All of our indigo cotton totes at Twig & Horn are hand dyed by me, Whitney Hayward, before they go out to the wide world. For our next round of dyed totes, I photographed the dyeing process, from blank canvas to finished medium blue.
Our totes arrive pressed and folded from our cut/sew team in Georgia. If we were only screen printing a design without dyeing, they're perfect. All undyed cotton canvas comes with quite a bit of oil in the fibers from the weaving process, and each bag needs to be scoured to rid the fabric of those oils, so I can achieve a nice solid indigo hue. Every time I scour their bags, I feel like a monster for ruining the beautiful state in which they arrive.
After the bags are scoured, I hang them on a makeshift dyeing rack outside my building for easy transfer to my prepared vat. I wanted a deep rich medium blue for these totes, and this requires 3-4 dips in my vat.
Although balancing an indigo vat is fairly simple chemistry, when I see the copper sheen form on the top –– one telltale sign of a balanced vat –– I feel momentarily capable of the supernatural.
My vat vessel is narrow and deep to avoid exhausting the vat prematurely by oxygen contact. Though not the most elegant container, a lidded trash can works perfectly.
I lifted a few bags from the mire of the vat to show the oxygenation effect on the cotton canvas fabric in the above photograph. Old hat for anyone who has dyed with indigo before, but the fabric exits the vat a yellow/green, and once the indigo fully reacts with oxygen, the fabric shifts to blue. I'm wary of the overuse of hyperbole, but watching this process feels like magic. The bags below are on their second dip in the vat, and you can see the bags to the right of my dye rack have not yet fully reacted, maintaining a little bit of green.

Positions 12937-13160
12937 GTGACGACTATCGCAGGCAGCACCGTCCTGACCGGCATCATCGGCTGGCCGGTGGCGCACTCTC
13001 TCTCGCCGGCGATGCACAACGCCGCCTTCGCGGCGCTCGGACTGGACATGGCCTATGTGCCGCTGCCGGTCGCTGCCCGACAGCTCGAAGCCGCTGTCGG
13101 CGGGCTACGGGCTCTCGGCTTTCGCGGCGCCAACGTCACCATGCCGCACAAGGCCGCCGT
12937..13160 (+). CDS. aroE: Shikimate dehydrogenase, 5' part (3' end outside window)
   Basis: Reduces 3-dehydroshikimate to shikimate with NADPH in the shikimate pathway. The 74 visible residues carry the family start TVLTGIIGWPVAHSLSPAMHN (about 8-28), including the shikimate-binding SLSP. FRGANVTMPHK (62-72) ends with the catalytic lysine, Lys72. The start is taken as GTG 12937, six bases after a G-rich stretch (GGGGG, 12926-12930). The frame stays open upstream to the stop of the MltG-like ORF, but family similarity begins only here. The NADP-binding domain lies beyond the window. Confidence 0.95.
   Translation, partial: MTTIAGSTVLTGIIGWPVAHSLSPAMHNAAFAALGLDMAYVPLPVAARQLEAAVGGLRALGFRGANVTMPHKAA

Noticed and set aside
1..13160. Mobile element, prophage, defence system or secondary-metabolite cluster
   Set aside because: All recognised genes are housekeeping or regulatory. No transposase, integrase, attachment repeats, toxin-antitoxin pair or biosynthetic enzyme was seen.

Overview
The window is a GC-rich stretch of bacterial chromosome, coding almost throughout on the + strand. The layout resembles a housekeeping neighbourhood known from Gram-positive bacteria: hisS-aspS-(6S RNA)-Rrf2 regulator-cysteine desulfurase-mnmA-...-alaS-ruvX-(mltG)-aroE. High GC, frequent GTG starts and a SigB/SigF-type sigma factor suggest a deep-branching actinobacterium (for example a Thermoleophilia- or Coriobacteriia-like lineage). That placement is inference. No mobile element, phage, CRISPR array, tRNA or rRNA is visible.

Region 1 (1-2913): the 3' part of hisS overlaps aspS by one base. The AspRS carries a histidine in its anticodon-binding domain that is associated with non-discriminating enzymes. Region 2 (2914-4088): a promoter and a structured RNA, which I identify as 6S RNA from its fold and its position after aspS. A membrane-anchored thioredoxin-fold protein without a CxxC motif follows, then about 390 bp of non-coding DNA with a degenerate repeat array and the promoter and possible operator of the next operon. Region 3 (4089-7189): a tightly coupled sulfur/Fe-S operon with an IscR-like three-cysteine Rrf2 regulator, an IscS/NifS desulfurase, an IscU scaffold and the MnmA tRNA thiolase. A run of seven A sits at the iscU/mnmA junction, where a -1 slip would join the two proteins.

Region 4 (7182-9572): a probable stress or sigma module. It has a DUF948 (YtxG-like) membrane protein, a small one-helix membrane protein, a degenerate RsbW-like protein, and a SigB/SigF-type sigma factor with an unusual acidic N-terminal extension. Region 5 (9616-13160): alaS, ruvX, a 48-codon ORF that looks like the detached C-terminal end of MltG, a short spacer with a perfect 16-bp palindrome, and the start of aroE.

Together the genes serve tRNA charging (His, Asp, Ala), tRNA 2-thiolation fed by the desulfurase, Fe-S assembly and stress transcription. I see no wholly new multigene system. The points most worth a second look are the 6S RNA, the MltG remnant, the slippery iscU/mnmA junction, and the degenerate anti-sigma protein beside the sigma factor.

Each bag is washed 3 times in a pH neutral bath to ensure minimal crocking. No one wants a blue shoulder as they're toting groceries home. After the bags air dry, I press the bags as preparation for printing, and they head off to our screen printer. We have a talented screen printer here in Portland, Maine, who transfers my design to each bag by hand.
Keep up with our other cut and sewn items by visiting the Accessories section of the Twig & Horn website.